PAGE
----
Shoot the Moon by Bella Cassidy
This is a book of family, love and the difficulty of coping with relationships in the twenty first century. Tassie is a talented photographer who once travelled and took unusual pictures but is now on the staff of a bridal magazine. She seems to have difficulty in committing to a relationship with a partner, although she has some good friends. Her father is a farmer, and she is happy to get to the family farm in Shropshire to see him, as well as working on her small but productive garden in London. Her relationship with her coldly distant her mother is more difficult, and she has never understood why throughout her life. The only relationship which has survived over the years is a secret matter which brings her no joy, but every other man seems too difficult.
This is a clever novel of an independent woman who is talented and busy but has gaps in her life. The author has written a book with an assured voice, and a real understanding of life for women at this time. I found it an absorbing read with lots of incidents and the details of unusual weddings are fascinating. It is not limited to a London bubble as the weddings Tassie is sent to photograph are in various parts of Britain. There has obvious been a lot of thought and research into the settings of this book, especially in Scotland. There is also lots of humour threaded through this book, especially in the dialogue. There are moments of farce, as the weddings Tassie is despatched to cover are in tricky places and are essentially unpredictable. The characters are so vividly drawn that I really enjoyed encountering them, and there are some genuinely touching moments amid the laughter and detail of people met on significant days in their lives. I was pleased to have the opportunity to read and review this lovely book.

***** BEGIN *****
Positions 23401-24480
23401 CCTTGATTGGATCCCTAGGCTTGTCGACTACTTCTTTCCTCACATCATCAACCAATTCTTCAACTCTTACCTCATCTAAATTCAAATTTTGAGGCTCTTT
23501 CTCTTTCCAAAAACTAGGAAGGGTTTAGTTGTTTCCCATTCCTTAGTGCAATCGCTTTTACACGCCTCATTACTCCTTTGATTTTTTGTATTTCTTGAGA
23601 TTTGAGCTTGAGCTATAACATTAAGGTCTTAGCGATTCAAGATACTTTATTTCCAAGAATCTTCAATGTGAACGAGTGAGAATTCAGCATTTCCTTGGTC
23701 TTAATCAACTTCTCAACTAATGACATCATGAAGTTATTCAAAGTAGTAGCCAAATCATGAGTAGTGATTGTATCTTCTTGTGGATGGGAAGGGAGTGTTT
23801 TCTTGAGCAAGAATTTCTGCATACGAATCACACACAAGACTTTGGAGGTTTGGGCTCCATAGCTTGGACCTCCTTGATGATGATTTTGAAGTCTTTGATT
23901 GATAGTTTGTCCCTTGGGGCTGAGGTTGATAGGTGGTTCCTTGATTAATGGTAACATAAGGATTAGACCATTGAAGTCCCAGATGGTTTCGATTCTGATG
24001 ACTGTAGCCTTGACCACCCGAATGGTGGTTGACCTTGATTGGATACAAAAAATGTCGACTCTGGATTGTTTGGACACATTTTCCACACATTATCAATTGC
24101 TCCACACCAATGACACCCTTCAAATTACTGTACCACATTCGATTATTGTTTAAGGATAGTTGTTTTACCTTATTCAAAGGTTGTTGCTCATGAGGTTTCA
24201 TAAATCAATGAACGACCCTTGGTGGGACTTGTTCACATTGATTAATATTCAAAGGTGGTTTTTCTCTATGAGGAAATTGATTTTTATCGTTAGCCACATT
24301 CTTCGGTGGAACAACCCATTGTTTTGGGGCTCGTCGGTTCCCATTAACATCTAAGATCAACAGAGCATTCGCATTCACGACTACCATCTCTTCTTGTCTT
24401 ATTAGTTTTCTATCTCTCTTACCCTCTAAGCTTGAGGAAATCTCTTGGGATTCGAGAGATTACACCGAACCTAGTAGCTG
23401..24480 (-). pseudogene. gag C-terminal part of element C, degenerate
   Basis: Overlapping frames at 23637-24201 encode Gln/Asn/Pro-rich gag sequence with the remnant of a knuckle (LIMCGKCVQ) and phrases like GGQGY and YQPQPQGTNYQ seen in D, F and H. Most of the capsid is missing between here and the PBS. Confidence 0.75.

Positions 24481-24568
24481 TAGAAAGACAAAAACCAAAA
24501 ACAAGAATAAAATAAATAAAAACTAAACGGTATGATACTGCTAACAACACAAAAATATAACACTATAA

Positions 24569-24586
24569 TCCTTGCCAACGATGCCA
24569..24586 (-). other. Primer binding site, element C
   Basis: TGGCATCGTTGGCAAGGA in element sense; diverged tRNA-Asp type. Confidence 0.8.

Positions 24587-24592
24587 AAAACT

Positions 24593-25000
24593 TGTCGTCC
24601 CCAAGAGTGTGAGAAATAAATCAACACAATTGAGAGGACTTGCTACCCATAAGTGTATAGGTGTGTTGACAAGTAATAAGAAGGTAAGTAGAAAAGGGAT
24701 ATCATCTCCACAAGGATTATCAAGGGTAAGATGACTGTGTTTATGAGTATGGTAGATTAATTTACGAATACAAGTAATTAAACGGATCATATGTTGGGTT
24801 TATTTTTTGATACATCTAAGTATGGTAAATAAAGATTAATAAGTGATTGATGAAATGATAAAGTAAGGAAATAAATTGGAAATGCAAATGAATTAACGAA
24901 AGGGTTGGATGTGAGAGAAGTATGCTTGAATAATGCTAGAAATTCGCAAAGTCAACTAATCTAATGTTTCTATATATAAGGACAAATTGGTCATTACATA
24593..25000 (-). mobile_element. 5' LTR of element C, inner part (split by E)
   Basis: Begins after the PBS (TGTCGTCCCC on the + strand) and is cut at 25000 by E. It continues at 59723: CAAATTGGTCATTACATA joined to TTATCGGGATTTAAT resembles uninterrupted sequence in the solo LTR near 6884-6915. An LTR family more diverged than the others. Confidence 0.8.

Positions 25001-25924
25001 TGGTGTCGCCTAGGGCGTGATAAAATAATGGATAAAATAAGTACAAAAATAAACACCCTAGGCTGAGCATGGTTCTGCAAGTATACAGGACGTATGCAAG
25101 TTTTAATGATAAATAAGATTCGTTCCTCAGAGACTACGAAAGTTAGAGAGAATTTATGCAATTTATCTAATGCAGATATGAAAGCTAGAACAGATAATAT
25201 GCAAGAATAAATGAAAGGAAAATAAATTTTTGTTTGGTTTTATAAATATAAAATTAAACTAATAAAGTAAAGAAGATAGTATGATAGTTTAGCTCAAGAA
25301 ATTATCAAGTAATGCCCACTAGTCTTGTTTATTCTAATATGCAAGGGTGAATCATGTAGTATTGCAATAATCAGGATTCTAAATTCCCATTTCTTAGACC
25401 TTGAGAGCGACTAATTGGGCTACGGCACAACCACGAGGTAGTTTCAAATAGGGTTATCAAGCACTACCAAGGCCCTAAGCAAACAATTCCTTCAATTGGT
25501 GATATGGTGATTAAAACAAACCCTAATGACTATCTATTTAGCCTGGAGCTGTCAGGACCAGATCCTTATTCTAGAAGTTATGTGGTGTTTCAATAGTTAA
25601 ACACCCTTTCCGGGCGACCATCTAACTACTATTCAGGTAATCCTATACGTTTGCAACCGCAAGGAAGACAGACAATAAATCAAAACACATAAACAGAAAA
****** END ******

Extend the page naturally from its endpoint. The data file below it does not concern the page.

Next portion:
As the novel begins Tassie has an unusual encounter with a small girl, who seems to be observing her, but just as surely disappeared. Syd, her friend who arranges which wedding Tassie will cover, is a convincing character. The first wedding between two doctors is very special, if only because of the evident love between the couple and their families. Tassie is proud and pleased to show off her gardening skills, and her new found interest in making cheese, and enjoys spending time with good friends. She is still essentially alone, as her romantic life is shaped by a secret that she finds difficult to escape. A discussion about unconditional love will shape what happens later, but before that Tassie is sent to Scotland for a mountain wedding. Her encounter with Dan makes her wonder about her calm acceptance of her situation, especially when everything takes a romantic turn, though it is not long before life intervenes. The complexity of her family hits her, and everything seems to be changed.
This is a wise and even inspiring novel, as it made me think about the importance of love in so many aspects, including romantic love, mother love and friendship as it suggests in the description of the book. The essential message is of accepting oneself, for the past, the present and the future, and valuing what we want. This is a well written book which is an enjoyable read and offers much to think about.